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Spadina Literary Review  —  edition 36 page 08


Joy looked around the room. “Um, you see, this was the first time I’d been in a maternity ward since...” He paused. “Well, never mind. It’s not important.”

Debbie jumped in. “No, please tell us.”

Joy shifted uncomfortably in his seat. “Well, it was the first time in a maternity ward since my wife gave birth to our son three weeks ago. You see, my wife and I had trouble...” He paused again. “You know what, that’s not what I’m here to talk about.”

Debbie, who was sitting directly across from Joy, leaned forward and focused her deep blue eyes on the minister. “What’s your son’s name?” she asked softly.

Joy didn’t stand a chance. He looked down, cleared his throat and said, “We named him Liam.”

Debbie smiled. “I love that name. I’ll bet he’s the apple of your eye.”

Joy smiled back and nodded.

Debbie leaned in farther, her voice a soothing balm. “Is Liam your first child, William?”

Joy pursed his lips tightly and nodded again. “You see, my wife and I tried for years—” He choked up. “We tried for years to have a baby. We saw so many specialists, tried so many things.”

“That can be difficult for a marriage, can’t it?”

Joy took a deep, stuttering breath. “To be honest with you, I wasn’t sure if our marriage was going to survive.”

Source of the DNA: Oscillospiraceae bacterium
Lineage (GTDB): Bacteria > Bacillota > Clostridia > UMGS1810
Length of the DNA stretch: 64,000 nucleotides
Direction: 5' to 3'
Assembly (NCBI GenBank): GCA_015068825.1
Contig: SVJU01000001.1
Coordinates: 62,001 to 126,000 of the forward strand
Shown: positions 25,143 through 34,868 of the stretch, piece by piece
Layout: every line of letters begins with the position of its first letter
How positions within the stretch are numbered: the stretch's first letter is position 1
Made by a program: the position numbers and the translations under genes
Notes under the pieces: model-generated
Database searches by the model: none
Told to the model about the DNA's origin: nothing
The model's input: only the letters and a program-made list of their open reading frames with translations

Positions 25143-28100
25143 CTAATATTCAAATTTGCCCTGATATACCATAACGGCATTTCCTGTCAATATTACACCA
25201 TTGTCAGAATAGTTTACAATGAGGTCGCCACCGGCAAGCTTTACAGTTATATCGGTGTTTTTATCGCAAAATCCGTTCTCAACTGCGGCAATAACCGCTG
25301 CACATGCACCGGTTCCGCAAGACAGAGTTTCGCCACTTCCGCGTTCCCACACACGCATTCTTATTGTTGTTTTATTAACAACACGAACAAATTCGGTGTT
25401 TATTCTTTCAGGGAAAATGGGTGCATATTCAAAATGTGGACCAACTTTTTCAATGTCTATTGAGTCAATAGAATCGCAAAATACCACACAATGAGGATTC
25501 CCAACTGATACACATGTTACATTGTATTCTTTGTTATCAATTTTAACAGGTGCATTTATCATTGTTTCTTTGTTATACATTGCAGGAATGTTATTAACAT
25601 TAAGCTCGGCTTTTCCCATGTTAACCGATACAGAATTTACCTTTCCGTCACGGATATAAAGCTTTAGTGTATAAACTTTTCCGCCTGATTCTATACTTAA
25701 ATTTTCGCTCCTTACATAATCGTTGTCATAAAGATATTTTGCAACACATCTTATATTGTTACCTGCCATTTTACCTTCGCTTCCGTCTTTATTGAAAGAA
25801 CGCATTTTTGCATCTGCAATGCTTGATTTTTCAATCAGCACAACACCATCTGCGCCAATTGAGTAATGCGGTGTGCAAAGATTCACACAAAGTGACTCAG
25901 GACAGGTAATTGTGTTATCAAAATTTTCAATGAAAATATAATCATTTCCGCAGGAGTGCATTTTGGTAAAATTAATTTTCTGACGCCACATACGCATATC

Debbie never took her eyes off him. She knew when to probe and when to retreat, when to smile and when to nod, and when to just stay quiet.

“Then we tried in vitro fertilization,” Joy said. “We saw it as our last chance. And thank God it worked,” he said, his face brightening.

Debbie gave him a warm smile. “Tell us about the first time you held your son.”

She reached out and touched his hand. That’s when the last remnants of his stoic ministerial persona crumbled, like an imploding dam, and the tears flowed.

“It was the happiest moment of my life,” he sobbed. “I never thought I could be so happy.”

He buried his head in his hands and wept while the photographer took shot after shot. And at that moment, I swear Debbie moved to high-five a colleague before quickly altering course and smoothing the hair on the back of her head.

The headline for our front-page spread was obvious: “Tears of Joy.”


Debbie never did get her sexposés.

The investigation into the mayor’s alleged shenanigans didn’t get far. Fate intervened when His Worship suffered a heart attack at his desk and did a face-plant into a steaming bowl of porridge. Even Debbie agreed it would be distasteful to continue with the sex probe at that point.

As for the fire chief, we took the direct approach, asking him straight out if he had ever been in pornographic movies. He laughed so hard he fell off his chair and popped open the stitches on his inguinal hernia.

But Debbie did manage to engineer a scoop almost as juicy as those two non-starters: an exclusive story about a flighty film starlet whose career, if not a complete train wreck, was in imminent danger of derailing.

I could tell right away that something was up when I arrived at work that day. Debbie was flitting around the newsroom like Tinker Bell on espresso.

“What’s going on?” I asked.

“Do you know who Meagan Murphy is?”

“Ah, yeah, film star, scandalous behaviour.” Given my boss’s story preferences, I had been keeping up with this kind of dross that I used to ignore. Meagan Murphy was a fixture of trashy supermarket tabloids because of her recreational drug use, crash-and-burn relationships and the inconvenient location of trees during her martini-soaked drives home.

“Well, she’s in town shooting a movie and she’s going to be tomorrow’s front-page splash,” Debbie said.